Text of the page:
With the widespread use of satellite imaging, a wealth of information is available to help understanding and modeling earth system processes. In particular, these data play a key role in the analysis of climate variability. However, satellite images can present data gaps due to partial coverage of the domain by the different orbital characteristics of the satellites. We present a method to fill these gaps and reconstruct the missing data with realistic property values using Direct Sampling multiple-point geostatistical simulation. The training images used are based on the known parts of similar images taken at previous dates.
Important auxiliary information can be available at a gap location when certain satellites cover the missing part but inform upon a different, but related, variable. For example, there may be locations where soil moisture is not informed, but where another satellite provides cloud coverage, temperature, or both. By using multivariate training images, our method allows maximizing the use of such auxiliary information, even if the relationships between the different reconstructed variables are highly non-linear.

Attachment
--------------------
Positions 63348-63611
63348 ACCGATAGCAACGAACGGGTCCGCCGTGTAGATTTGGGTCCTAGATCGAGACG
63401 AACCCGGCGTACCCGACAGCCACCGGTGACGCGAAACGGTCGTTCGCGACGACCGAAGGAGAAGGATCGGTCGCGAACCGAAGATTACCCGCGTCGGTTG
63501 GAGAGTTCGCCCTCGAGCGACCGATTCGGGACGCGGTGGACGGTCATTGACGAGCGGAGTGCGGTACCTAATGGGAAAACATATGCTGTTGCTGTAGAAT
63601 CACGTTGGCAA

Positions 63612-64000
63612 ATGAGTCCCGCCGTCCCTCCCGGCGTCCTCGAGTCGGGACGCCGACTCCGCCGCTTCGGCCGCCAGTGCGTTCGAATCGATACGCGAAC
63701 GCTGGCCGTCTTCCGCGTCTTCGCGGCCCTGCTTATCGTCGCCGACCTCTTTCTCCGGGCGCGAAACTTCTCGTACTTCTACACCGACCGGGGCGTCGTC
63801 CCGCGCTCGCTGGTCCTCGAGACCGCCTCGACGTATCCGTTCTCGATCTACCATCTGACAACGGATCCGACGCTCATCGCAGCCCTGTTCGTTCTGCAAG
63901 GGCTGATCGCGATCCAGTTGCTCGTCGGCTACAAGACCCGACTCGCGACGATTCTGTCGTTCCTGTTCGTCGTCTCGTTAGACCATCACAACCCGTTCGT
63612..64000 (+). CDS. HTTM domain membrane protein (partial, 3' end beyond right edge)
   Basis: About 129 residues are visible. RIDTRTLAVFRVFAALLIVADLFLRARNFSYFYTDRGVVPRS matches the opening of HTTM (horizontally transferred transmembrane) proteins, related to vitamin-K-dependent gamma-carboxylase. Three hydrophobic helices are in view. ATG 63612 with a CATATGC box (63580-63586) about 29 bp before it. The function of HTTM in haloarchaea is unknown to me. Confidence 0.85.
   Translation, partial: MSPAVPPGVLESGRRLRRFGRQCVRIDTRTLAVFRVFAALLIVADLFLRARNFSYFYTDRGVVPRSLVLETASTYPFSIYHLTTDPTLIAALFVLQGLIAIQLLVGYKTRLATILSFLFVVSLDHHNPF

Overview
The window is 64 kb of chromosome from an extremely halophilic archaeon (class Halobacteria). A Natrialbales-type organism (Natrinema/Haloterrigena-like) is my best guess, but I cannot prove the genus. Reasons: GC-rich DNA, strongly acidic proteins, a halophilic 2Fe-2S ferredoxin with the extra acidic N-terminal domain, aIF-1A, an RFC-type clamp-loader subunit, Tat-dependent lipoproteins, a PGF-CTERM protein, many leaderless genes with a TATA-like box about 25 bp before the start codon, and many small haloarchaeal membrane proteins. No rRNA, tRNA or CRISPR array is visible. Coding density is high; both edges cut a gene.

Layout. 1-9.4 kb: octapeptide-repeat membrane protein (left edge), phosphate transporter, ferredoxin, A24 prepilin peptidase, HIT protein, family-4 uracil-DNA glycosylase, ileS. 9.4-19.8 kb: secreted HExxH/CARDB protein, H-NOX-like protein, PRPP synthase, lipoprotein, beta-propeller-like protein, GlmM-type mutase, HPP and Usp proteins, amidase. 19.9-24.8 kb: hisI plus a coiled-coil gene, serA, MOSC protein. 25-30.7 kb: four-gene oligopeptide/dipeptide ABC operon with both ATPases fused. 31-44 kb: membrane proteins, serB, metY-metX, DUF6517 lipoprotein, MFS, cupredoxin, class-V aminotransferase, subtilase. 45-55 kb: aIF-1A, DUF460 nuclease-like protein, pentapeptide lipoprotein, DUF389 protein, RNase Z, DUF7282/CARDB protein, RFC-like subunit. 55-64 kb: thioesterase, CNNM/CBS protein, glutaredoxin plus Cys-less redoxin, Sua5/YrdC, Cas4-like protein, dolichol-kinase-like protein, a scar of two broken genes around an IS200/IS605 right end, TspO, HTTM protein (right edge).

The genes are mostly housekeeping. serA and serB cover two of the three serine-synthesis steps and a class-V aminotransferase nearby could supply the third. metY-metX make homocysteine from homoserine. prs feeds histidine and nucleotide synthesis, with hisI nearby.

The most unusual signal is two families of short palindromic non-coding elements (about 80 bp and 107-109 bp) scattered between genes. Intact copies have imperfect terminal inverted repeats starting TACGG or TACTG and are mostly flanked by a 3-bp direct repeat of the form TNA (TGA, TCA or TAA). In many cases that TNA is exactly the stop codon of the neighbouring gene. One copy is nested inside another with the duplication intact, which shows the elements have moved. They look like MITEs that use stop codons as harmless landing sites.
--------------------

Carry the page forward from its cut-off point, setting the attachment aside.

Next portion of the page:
The method is applied on synthetic imagery derived from a regional climate model of south-eastern Australia. The variables considered are soil moisture, temperature, latent heat flux (evaporation) and shortwave downward radiation (cloud coverage). Artificial gaps corresponding to satellites passages are made in the images (representing up to 40% of the domain). The gaps locations are then reconstructed with our method and compared with the original data. The reconstructions show that our method is able to accurately reconstruct the missing part of the satellite images, and to accurately reproduce the complex dependencies occurring between the variables considered.
From a practical perspective, the reconstruction method is straightforward and does not need user intervention for parameters adjustment. Therefore it can be automated to systematically process real-time remote sensing measurements and can be of interest for a wide range of applications in climate studies and for environmental modeling.